The final face to debut Wednesday was Daniel Webb, a reliever who should not be overlooked as an afterthought in this threesome of rookies. Originally acquired as a return for Jason Frasor, this highly talented righty put things together when he was moved to the bullpen permanently this season. As a starter, Webb battled poor control and general ineffectiveness despite a very impressive arsenal of pitches.
In July, FanGraphs scout Nathaniel Stoltz identified Webb as a potential closer-in-the-making. He recalled having scouted him as a starter and being baffled at how such a talented pitcher could have such poor results, especially when bases on balls were not the primary culprit. As a now-successful minor-league closer, Stoltz remained impressed by Webb, who was running a fastball from 95-100 mph with an easy motion.
Despite giving up a run in his debut, Webb is a player to watch moving forward. He has raw stuff that rivals Nate Jones, but with a more conventional and deceptive delivery. Webb, Jones, and Addison Reed could very well combine for a dominant back end to the bullpen for years to come, with Webb as a potential replacement for Reed down the road.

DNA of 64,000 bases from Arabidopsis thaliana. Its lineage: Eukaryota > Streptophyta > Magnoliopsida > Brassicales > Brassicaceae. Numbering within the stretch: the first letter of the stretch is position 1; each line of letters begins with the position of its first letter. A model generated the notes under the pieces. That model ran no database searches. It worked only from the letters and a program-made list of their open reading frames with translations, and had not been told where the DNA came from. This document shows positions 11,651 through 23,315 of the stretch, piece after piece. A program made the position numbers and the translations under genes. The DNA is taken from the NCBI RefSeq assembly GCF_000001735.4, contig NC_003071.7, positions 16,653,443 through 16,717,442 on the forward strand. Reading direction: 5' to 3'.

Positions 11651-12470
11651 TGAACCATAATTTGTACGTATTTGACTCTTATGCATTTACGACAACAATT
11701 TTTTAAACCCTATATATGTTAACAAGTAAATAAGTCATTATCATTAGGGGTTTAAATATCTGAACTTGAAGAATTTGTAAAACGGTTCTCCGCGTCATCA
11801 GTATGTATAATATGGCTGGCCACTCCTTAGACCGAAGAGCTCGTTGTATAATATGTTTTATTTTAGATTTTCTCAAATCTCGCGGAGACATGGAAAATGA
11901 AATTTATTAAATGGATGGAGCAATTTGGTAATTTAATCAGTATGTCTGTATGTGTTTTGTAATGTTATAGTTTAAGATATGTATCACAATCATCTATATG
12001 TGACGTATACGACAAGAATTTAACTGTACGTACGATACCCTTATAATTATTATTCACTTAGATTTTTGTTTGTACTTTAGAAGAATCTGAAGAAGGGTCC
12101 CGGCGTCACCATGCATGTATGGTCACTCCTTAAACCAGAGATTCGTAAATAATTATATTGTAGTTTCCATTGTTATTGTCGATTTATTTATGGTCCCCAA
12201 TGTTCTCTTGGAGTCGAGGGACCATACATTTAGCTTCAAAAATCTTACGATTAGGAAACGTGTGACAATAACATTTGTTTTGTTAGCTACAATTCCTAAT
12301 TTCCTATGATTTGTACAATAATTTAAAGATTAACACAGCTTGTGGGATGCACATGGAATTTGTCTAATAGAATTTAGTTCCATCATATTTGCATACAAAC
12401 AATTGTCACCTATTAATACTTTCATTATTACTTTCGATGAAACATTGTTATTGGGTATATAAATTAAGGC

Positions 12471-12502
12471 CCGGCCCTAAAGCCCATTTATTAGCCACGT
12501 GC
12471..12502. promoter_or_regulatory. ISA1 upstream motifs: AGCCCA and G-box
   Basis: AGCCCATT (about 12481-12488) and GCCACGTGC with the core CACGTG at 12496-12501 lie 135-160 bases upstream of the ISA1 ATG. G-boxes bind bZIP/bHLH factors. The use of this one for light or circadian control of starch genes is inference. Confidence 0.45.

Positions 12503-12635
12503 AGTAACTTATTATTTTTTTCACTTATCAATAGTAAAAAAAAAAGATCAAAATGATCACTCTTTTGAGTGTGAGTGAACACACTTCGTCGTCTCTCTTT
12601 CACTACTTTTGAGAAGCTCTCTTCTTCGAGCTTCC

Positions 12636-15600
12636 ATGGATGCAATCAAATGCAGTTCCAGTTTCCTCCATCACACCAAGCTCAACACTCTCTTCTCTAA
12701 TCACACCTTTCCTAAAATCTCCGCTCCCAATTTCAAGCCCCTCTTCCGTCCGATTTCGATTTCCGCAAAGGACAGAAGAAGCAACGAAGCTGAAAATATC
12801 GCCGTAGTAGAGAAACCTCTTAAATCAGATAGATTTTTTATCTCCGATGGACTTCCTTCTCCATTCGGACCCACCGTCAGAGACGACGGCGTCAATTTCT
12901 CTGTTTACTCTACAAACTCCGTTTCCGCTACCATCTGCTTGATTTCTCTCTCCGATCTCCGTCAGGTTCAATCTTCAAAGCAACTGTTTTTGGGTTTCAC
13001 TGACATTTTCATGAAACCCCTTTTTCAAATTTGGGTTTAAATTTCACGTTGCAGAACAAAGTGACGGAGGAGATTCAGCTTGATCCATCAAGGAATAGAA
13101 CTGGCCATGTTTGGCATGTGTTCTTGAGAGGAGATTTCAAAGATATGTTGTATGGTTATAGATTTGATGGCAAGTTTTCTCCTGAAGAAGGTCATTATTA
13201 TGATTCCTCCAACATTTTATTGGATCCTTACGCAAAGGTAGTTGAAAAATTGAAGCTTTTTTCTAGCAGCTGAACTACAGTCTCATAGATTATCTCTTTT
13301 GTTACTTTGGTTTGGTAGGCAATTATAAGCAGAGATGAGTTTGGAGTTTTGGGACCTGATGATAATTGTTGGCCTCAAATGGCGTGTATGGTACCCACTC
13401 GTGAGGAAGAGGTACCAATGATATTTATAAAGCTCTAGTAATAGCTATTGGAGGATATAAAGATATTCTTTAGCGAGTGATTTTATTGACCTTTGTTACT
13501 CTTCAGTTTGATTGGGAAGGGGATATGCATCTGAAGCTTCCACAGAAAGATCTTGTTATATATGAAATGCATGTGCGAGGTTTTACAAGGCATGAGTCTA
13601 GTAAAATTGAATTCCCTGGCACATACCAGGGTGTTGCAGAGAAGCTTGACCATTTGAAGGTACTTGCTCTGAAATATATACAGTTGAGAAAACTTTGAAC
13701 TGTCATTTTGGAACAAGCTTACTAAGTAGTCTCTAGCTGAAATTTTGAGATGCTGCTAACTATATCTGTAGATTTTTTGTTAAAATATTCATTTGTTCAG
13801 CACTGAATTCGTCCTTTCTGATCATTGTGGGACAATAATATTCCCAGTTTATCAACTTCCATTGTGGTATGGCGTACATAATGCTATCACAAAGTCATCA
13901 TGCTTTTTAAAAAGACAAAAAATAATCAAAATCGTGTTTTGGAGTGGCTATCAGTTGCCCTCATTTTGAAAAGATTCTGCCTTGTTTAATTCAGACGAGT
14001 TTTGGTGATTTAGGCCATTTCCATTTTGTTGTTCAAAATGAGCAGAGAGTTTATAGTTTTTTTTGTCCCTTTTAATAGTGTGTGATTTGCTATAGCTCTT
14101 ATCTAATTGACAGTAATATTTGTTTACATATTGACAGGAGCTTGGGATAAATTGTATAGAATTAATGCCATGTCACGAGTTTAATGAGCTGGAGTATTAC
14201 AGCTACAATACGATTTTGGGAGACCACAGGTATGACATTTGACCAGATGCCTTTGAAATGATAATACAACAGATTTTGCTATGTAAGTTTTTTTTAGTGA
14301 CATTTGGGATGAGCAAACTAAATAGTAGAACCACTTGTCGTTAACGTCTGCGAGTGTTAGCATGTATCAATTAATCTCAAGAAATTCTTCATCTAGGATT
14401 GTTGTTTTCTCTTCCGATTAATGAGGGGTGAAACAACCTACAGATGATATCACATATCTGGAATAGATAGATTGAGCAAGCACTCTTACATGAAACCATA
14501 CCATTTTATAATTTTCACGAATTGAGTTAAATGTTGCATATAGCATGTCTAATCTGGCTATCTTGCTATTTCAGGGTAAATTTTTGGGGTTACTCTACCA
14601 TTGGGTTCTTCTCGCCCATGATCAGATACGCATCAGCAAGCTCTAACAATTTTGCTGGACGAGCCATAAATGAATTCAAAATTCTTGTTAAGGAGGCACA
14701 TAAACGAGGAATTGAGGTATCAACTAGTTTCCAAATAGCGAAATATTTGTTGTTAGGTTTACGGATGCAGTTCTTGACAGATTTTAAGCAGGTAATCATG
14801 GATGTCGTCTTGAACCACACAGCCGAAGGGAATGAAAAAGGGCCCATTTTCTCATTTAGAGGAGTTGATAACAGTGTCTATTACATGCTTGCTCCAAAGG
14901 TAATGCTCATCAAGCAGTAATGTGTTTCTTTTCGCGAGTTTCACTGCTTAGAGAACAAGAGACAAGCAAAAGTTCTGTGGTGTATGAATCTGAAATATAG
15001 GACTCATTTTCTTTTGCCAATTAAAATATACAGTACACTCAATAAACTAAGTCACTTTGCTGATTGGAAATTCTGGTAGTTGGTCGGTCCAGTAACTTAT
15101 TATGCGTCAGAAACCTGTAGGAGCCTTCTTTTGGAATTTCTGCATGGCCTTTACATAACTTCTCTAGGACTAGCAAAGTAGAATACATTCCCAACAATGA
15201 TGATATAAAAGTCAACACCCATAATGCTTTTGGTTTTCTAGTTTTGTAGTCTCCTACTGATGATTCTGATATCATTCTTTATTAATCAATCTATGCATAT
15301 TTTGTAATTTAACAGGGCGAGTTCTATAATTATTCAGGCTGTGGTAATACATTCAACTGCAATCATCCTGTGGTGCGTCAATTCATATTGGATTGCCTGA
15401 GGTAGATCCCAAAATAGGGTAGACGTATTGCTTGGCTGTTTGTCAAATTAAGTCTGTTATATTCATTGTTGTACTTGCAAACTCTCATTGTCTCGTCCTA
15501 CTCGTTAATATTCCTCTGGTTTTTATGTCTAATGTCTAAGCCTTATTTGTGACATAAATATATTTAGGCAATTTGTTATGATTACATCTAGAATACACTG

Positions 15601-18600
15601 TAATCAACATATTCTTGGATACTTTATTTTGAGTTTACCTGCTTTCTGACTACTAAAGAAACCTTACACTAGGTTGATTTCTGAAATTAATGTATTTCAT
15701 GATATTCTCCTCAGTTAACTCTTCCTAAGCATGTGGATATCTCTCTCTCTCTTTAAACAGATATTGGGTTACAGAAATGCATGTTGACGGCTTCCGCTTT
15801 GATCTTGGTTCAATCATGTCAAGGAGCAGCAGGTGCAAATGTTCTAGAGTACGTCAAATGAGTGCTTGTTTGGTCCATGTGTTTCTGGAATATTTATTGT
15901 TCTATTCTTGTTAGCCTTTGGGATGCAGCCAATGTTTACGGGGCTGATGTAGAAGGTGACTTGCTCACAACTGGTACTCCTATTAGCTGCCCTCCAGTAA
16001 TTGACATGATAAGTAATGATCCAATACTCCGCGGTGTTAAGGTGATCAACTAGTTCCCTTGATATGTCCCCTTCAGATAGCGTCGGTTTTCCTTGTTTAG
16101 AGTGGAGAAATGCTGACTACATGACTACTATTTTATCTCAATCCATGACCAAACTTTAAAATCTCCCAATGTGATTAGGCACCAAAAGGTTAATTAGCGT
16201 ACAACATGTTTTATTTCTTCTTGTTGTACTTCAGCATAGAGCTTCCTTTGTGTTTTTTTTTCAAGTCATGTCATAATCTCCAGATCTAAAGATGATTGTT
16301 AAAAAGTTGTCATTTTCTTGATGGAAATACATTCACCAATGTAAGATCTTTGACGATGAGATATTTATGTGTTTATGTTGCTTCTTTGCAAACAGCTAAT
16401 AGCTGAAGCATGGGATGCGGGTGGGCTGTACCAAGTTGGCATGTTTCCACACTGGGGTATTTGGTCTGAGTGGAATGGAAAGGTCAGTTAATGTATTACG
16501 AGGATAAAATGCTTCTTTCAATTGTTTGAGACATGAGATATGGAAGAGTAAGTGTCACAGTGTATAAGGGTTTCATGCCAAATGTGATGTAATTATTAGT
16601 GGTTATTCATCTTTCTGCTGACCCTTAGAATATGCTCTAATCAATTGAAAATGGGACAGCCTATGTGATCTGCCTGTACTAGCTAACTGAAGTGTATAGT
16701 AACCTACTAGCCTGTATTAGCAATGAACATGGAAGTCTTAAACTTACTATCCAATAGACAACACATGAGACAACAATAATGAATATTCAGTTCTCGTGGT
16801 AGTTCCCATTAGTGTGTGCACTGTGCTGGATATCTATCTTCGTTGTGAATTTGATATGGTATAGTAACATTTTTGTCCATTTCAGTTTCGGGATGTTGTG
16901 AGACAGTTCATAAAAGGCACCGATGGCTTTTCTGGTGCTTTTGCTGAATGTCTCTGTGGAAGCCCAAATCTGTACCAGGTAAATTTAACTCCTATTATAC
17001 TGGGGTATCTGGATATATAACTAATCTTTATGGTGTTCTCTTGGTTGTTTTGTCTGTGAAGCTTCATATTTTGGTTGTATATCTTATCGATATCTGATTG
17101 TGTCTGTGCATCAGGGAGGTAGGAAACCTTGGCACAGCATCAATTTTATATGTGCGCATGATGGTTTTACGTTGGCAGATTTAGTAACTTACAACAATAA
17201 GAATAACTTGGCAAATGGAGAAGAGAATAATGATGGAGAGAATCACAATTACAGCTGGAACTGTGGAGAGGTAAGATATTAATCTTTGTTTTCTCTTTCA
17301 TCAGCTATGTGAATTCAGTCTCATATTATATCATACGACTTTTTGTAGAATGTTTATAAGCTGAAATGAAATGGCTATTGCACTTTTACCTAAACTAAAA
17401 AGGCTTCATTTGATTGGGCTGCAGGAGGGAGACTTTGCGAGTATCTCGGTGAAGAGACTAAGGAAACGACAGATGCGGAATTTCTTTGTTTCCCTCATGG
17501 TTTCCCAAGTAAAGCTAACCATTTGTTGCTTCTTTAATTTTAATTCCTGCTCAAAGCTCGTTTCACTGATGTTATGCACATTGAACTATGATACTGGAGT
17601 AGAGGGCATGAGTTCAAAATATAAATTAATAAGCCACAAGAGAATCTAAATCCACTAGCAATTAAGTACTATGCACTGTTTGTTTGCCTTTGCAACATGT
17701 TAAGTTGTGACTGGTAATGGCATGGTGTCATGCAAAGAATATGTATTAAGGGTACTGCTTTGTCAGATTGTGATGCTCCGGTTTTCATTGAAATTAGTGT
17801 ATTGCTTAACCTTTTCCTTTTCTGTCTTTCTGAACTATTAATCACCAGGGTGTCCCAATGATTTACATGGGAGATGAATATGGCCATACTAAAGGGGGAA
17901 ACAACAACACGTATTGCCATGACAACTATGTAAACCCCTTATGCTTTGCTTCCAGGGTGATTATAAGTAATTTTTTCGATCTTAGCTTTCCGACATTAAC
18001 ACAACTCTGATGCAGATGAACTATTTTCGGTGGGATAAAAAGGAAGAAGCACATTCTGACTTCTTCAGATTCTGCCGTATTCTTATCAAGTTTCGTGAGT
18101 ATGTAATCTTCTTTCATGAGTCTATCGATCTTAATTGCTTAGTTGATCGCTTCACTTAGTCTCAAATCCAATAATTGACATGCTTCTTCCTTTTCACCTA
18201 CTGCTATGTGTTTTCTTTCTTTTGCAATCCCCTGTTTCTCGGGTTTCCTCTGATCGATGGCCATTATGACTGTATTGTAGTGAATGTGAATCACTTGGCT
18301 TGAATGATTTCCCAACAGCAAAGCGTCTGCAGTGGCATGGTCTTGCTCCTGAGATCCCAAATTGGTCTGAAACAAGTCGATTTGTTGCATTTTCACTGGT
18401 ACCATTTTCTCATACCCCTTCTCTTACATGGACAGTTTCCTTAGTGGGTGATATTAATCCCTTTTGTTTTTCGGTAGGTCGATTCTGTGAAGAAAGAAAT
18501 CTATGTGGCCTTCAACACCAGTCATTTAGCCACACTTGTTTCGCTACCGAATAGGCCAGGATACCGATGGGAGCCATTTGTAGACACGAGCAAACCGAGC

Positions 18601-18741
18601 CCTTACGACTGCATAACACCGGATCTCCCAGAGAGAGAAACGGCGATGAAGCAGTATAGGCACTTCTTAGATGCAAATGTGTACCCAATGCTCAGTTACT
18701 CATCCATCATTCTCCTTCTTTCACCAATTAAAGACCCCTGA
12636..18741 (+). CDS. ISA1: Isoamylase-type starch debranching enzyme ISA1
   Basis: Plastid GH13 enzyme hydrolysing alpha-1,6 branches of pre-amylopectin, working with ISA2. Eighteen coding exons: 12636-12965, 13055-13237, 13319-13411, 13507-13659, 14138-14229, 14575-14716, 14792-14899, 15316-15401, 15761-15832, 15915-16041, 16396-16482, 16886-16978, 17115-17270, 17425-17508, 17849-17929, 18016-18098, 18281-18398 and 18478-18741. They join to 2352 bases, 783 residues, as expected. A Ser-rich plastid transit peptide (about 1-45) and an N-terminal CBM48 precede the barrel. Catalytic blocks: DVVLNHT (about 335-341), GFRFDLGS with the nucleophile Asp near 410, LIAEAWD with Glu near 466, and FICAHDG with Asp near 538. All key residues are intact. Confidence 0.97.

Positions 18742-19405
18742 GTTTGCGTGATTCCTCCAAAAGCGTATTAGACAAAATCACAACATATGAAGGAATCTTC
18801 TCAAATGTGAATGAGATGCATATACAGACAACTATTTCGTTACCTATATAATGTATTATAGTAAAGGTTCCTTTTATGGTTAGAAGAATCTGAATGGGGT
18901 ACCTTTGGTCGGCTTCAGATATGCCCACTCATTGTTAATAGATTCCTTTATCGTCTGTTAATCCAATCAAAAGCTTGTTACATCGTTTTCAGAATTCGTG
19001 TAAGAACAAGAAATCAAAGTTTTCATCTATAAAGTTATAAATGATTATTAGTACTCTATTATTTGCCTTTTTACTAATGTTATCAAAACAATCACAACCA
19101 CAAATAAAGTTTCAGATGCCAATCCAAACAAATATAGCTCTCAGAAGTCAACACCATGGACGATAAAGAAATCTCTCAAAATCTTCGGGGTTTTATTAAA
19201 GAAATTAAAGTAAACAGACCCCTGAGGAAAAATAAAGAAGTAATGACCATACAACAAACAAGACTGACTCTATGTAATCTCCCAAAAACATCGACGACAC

These three players, coupled with other rookies like Avisail Garcia, Leury Garcia, Josh Phegley, Andre Rienzo, Jake Petricka and Charlie Leesman, should give White Sox fans hope for the future. By no means is it reasonable to expect all or even perhaps most of these players to turn into everyday major leaguers.
However, converting several of them into key cogs puts the White Sox in a great position to compete sooner rather than later, particularly as they have shed a great deal of payroll, allowing them to add veteran free agents as needed.
Jacob Long, a native to the Chicago area, is a writer for the Yahoo Contributor Network. He has experience covering sports and news for WMC-TV in Memphis, TN and owns the film and TV blog The Renegade's Film Journal. Follow him on Twitter @jlongrc.